Thursday, December 7, 2017

Oral Microbiome Composition Reflects Prospective Risk for Esophageal Cancers

As more and more links are beginning to be found between the bugs found causing disease in the oral cavity and the bugs that cause disease in the rest of the body, more and more we’re beginning to understand the interconnection of the body.
Now comes word of a potential link between periodontal pathogen Tannerella forsythia and a higher risk of esophageal adenocarcinoma.  The abstract from the American Association for Cancer Research is as follows:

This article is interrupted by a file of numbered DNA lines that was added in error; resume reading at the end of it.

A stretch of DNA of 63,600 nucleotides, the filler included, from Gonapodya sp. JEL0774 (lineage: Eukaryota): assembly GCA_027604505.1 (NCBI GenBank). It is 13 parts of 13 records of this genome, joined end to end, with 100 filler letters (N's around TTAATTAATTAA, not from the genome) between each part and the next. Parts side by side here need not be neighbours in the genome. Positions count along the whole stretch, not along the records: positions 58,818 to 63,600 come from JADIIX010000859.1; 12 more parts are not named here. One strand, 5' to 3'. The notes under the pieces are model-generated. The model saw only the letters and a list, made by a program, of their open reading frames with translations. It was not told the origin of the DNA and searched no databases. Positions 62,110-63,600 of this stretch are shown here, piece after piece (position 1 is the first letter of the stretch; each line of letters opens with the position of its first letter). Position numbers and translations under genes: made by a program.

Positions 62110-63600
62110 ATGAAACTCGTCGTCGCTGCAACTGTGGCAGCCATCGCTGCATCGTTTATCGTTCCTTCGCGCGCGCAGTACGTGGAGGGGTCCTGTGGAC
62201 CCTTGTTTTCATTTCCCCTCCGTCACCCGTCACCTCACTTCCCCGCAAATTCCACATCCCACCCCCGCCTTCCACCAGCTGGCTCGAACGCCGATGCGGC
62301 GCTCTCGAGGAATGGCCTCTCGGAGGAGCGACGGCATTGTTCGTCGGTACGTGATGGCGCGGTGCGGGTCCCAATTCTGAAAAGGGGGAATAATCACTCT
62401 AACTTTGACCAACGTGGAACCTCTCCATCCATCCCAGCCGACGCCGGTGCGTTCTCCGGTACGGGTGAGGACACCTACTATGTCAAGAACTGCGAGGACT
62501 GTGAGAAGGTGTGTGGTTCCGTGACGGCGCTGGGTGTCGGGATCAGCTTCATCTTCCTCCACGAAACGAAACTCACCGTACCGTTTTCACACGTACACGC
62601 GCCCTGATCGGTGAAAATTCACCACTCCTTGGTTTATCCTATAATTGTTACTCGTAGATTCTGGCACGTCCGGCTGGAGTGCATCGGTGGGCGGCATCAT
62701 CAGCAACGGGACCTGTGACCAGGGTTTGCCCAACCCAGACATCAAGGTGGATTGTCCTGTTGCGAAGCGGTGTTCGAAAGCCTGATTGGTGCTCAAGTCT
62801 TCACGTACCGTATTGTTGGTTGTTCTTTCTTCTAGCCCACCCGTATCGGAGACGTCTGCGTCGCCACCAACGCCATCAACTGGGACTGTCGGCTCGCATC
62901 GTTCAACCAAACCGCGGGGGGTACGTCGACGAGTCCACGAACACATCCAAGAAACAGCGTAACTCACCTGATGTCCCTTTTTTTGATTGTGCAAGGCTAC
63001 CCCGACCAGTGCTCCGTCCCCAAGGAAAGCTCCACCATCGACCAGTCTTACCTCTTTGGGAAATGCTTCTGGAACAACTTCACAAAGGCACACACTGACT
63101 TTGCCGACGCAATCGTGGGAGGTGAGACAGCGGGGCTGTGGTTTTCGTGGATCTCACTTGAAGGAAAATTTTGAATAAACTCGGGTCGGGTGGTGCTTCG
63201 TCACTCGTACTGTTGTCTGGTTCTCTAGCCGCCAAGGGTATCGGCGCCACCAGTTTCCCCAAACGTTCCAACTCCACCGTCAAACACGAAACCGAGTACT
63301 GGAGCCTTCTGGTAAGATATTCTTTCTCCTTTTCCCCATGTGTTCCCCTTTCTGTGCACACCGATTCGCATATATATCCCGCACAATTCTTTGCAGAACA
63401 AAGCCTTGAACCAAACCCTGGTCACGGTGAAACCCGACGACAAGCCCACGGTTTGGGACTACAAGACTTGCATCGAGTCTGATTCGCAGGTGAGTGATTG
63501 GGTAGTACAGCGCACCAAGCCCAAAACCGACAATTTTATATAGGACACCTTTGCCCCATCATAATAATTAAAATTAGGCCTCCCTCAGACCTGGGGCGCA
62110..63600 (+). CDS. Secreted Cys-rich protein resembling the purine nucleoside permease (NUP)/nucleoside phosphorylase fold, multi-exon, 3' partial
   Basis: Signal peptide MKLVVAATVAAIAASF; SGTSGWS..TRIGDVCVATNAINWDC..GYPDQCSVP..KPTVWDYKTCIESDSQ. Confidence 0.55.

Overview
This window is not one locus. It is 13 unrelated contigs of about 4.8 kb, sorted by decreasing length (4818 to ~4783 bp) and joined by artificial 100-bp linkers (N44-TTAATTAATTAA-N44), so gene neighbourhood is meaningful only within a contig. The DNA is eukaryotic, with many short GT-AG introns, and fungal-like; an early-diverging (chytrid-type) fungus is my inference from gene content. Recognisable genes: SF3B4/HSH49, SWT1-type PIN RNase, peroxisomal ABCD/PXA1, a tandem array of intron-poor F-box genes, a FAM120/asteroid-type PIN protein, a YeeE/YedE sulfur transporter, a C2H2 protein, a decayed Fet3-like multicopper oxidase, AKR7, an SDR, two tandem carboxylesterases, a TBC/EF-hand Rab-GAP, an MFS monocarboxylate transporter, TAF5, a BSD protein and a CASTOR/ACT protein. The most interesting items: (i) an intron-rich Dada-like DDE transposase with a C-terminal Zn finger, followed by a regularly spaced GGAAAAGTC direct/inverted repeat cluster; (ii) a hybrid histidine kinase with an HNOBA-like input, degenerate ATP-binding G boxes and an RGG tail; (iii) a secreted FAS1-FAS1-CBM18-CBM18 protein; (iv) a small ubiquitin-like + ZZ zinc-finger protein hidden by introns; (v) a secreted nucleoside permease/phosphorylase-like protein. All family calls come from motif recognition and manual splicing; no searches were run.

Bacteria may play a role in esophageal adenocarcinoma (EAC) and esophageal squamous cell carcinoma (ESCC), although evidence is limited to cross-sectional studies. In this study, we examined the relationship of oral microbiota with EAC and ESCC risk in a prospective study nested in two cohorts. Oral bacteria were assessed using 16S rRNA gene sequencing in prediagnostic mouthwash samples from n = 81/160 EAC and n = 25/50 ESCC cases/matched controls. Findings were largely consistent across both cohorts. Metagenome content was predicted using PiCRUST. We examined associations between centered log-ratio transformed taxon or functional pathway abundances and risk using conditional logistic regression adjusting for BMI, smoking, and alcohol. We found the periodontal pathogen Tannerella forsythia to be associated with higher risk of EAC. Furthermore, we found that depletion of the commensal genus Neisseria and the species Streptococcus pneumoniae was associated with lower EAC risk. Bacterial biosynthesis of carotenoids was also associated with protection against EAC. Finally, the abundance of the periodontal pathogen Porphyromonas gingivalis trended with higher risk of ESCC. Overall, our findings have potential implications for the early detection and prevention of EAC and ESCC. Cancer Res; 77(23); 6777–87. ©2017 AACR.


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